Changing to Daylight Savings Time can be a real challenge

But fortunately, there are some simple things you can do to stay well-rested

Daylight Savings Time (DST) can be an awesome event when it springs forward and provides extra playtime before darkness sets in.   

Then of course you have the end of DST that happens in autumn of each year that provides us with an extra hour of sleep, but it also shortens the day and pushes nighttime all the way up to about 5:00 p.m. in most cases. That can be difficult, because there’s nothing weirder than leaving your home for work in the morning and then returning home in the evening, never getting a glimpse of the sun.

During that time of year, unless you grab some quick rays during the day, it can seem like you work somewhere in the polar circles and you never get a chance to see sunlight.

Hard transition

For many, the change to or from DST can be a hard transition to make, regardless of what time of year it is, as sleep patterns are disrupted, internal clocks are asking to be reset and morning routines are in danger of being broken, since waking up at a different time so abruptly can cause anyone to lose that pep in their everyday step.

According to the mega-mattress retailer Sleepy’s, nearly 70% of Americans said they would prefer it if DST, which happens to fall on Sundays at 2:00 a.m., could be moved to Saturday at 2:00 a.m, so people can get used to the time change over the weekend.

A Sleepy’s poll showed there’s a 16% rise in those folks who favor moving the change to Saturday, compared to a similar analysis the company conducted in 2011.

For the most part, Sleepy’s says the time change can cause all sort of problems, like becoming tired at the workplace and producing less, which of course is never good. The company also points out there's an increased number of accidents on the roads, in schools and at jobs due to folks suffering from fatigue after the semi-annual time change.

In fact, Sleepy’s started a petition that will eventually be submitted to the U.S. Department of Transportation, which would have to initiate any change.

Not just the clock

According to Nancy Rothstein, a Sleepy’s consultant and sleep expert, the time change involves far more than just remembering to set your clock twice a year, as it takes both a mental and physical adjustment and it can even cause health problems.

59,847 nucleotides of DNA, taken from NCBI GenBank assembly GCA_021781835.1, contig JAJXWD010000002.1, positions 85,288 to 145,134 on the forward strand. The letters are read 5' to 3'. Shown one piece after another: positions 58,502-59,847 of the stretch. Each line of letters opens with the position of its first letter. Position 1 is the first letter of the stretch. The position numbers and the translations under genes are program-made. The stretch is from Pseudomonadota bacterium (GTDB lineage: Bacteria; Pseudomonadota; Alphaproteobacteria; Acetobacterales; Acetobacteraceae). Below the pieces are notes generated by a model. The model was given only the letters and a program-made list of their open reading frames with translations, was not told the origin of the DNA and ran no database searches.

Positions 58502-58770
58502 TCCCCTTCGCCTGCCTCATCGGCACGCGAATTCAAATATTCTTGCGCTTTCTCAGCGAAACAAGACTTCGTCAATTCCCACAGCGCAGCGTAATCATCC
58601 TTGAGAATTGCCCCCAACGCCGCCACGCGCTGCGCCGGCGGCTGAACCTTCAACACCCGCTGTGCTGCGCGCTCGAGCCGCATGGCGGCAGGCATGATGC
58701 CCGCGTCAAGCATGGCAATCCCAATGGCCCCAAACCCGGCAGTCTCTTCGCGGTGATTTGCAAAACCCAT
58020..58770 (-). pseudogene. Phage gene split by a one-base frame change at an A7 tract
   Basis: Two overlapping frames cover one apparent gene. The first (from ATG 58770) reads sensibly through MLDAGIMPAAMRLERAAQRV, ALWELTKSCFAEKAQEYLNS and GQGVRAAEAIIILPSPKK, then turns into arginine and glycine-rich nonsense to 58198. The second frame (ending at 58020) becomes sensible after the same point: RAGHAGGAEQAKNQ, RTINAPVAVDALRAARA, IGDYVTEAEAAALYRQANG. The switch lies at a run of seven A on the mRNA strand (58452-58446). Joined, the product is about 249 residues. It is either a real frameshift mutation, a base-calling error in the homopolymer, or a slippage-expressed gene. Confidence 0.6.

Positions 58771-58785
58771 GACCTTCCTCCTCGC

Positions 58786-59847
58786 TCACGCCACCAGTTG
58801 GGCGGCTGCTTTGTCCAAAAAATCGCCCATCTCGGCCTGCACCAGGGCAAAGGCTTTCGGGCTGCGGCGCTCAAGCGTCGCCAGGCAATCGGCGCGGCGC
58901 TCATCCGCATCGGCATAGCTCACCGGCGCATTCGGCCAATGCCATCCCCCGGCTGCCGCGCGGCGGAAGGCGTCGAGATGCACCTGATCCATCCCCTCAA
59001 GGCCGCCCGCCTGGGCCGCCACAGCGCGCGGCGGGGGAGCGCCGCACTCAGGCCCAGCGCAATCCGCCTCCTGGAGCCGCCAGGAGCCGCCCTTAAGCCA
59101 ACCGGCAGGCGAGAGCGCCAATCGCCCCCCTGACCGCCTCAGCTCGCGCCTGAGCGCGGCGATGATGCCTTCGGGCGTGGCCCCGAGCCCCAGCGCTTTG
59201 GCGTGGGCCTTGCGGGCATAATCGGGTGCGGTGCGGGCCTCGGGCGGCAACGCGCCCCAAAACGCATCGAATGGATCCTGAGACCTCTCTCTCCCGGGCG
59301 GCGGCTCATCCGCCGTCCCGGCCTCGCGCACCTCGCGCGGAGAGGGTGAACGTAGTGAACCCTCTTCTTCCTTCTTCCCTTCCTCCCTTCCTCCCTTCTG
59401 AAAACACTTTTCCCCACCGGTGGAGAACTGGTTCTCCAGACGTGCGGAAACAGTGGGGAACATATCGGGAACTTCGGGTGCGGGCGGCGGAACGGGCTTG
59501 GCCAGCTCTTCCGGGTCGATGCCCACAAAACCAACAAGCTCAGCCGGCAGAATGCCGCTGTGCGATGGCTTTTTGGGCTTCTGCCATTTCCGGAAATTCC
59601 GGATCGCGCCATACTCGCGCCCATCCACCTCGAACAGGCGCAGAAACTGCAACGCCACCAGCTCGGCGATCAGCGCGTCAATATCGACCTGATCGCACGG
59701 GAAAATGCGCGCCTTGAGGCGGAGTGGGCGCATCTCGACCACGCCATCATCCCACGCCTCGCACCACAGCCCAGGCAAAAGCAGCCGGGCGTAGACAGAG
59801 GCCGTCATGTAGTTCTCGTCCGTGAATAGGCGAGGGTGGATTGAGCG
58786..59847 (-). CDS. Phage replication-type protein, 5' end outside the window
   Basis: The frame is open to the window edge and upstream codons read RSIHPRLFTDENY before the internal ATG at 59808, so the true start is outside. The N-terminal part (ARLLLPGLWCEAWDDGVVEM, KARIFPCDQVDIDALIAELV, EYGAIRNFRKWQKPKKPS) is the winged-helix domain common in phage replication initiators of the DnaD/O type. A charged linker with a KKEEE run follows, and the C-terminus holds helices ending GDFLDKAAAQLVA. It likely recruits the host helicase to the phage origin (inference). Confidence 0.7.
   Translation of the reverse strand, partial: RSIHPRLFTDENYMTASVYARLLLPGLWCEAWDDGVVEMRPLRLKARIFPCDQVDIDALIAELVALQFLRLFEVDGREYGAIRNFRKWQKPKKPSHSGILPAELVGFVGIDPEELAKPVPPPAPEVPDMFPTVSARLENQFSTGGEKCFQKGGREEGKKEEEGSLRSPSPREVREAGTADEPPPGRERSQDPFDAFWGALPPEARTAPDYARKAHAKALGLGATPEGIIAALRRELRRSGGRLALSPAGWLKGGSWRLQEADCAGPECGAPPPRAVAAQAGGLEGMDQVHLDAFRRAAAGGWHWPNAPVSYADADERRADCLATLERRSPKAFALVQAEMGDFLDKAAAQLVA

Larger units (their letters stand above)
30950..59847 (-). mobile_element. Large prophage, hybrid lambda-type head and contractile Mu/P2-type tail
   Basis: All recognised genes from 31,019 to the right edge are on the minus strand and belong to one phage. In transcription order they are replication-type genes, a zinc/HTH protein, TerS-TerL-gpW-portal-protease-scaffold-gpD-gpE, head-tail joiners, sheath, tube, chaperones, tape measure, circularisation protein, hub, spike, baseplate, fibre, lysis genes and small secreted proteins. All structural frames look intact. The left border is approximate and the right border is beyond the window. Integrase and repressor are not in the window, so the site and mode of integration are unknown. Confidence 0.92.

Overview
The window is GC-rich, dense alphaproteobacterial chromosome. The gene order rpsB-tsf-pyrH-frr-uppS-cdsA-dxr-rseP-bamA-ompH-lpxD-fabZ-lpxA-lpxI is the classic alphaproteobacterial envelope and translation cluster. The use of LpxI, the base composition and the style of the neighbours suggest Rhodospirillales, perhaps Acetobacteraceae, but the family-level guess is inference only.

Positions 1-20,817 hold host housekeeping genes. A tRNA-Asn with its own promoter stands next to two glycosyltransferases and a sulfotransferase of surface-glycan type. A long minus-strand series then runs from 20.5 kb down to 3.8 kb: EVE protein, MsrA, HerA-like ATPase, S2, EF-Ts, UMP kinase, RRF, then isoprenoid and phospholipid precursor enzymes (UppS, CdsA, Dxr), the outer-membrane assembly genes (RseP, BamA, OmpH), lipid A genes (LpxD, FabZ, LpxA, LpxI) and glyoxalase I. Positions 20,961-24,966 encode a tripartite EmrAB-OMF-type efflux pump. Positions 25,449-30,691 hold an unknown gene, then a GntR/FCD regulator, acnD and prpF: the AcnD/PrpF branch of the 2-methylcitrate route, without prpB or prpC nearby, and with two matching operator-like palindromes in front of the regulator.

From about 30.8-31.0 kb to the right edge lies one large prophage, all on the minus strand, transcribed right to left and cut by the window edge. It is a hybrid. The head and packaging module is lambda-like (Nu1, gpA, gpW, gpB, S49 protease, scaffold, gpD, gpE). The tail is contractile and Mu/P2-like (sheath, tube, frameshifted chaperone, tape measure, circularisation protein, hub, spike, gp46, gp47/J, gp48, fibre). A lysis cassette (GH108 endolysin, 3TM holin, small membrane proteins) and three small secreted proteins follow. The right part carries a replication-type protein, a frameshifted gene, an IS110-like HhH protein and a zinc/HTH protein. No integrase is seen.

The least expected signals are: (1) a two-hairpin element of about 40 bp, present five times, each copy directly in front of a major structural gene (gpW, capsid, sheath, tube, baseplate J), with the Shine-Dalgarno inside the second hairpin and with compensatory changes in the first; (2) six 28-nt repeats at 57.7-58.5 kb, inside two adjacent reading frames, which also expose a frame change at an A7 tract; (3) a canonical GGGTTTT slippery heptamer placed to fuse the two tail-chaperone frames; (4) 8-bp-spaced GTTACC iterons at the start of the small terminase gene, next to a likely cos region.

In order to make the transition as smooth as possible, Rothstein says people should create their own schedules to determine when DST will start or end in their homes, by starting it a day or two before. Although Sleepy’s hopes the petition will persuade DOT to officially change the day, Rothstein says you don’t have to wait, you can change a day or two ahead of everybody else. 

And for those who may be a bit groggy after the switch, Rothstein says you should give yourself a little more time in the morning before jumping in your car and going to work, whether you have to set the alarm clock a little earlier or expose yourself to some sunlight or light therapy in order to wake up.

She also says you can start preparing for the change the night before, by starting your nightly routine a little bit earlier and not eating dinner so late. This will allow you to put a few toes into the DST swimming pool before you’re forced to jump in and change your sleeping pattern.

And for the hardcore, Rothstein says going for a jog or light walk in the morning before heading to work can also make the time change easier to adjust to, although this particular suggestion would be very difficult for the person who struggles to get up and curses the morning with an extra amount of vigor during the time that DST starts and ends.

In addition, Rothstein says to avoid drinking coffee past 4:00 p.m., so you can give yourself the very best chance of getting right to sleep at night and  can be refreshed and ready to go in the morning.

Also, by shutting down all of your electronics, including the TV and your mobile devices, you’ll be able to train your brain to shut down at the same time, so you’re not up at all hours of the night.

Not just Sleepy's

And if you think Sleepy’s is simply harping on how challenging DST can be to get people’s minds on sleep and mattress purchases, others too have researched how difficult adjusting your sleeping pattern can be.

According to the University of Alabama at Birmingham, the time change leads to more heart attacks than usual, simply because people’s sleep patterns and biological clocks have to be abruptly shifted.

“The Monday and Tuesday after moving the clocks ahead one hour in March is associated with a 10% increase in the risk of having a heart attack,” said Martin Young, an associate professor at the University of Alabama at Birmingham in a published interview.

“The opposite is true when falling back in October. This risk deceases by about 10%,” he said. So at least it evens out, assuming you make it through the summer.

Rothstein concurs and said that forcing our bodies to undergo an immediate change will affect different people in different ways, but for those who suffer from sleep deprivation or have trouble getting the proper amount of Z’s, the time change can be trouble.

“If you think about it, the time clock may change with an easy click, but our body clock’s adjustment is more complicated,” she says.

“DST can challenge our sleep, health and even our safety by imposing an unnatural tweak to our internal clock. While the impact varies, for those who find the time change difficult or are already sleep deprived, simple shifts can ease the adjustment for sound, restorative sleep.”

This year, the time changes are on Sunday March 10 and Sunday November 3, so there’s still time to make the necessary adjustments if you need to.

Story provided by ConsumerAffairs.
Consumer Affairs

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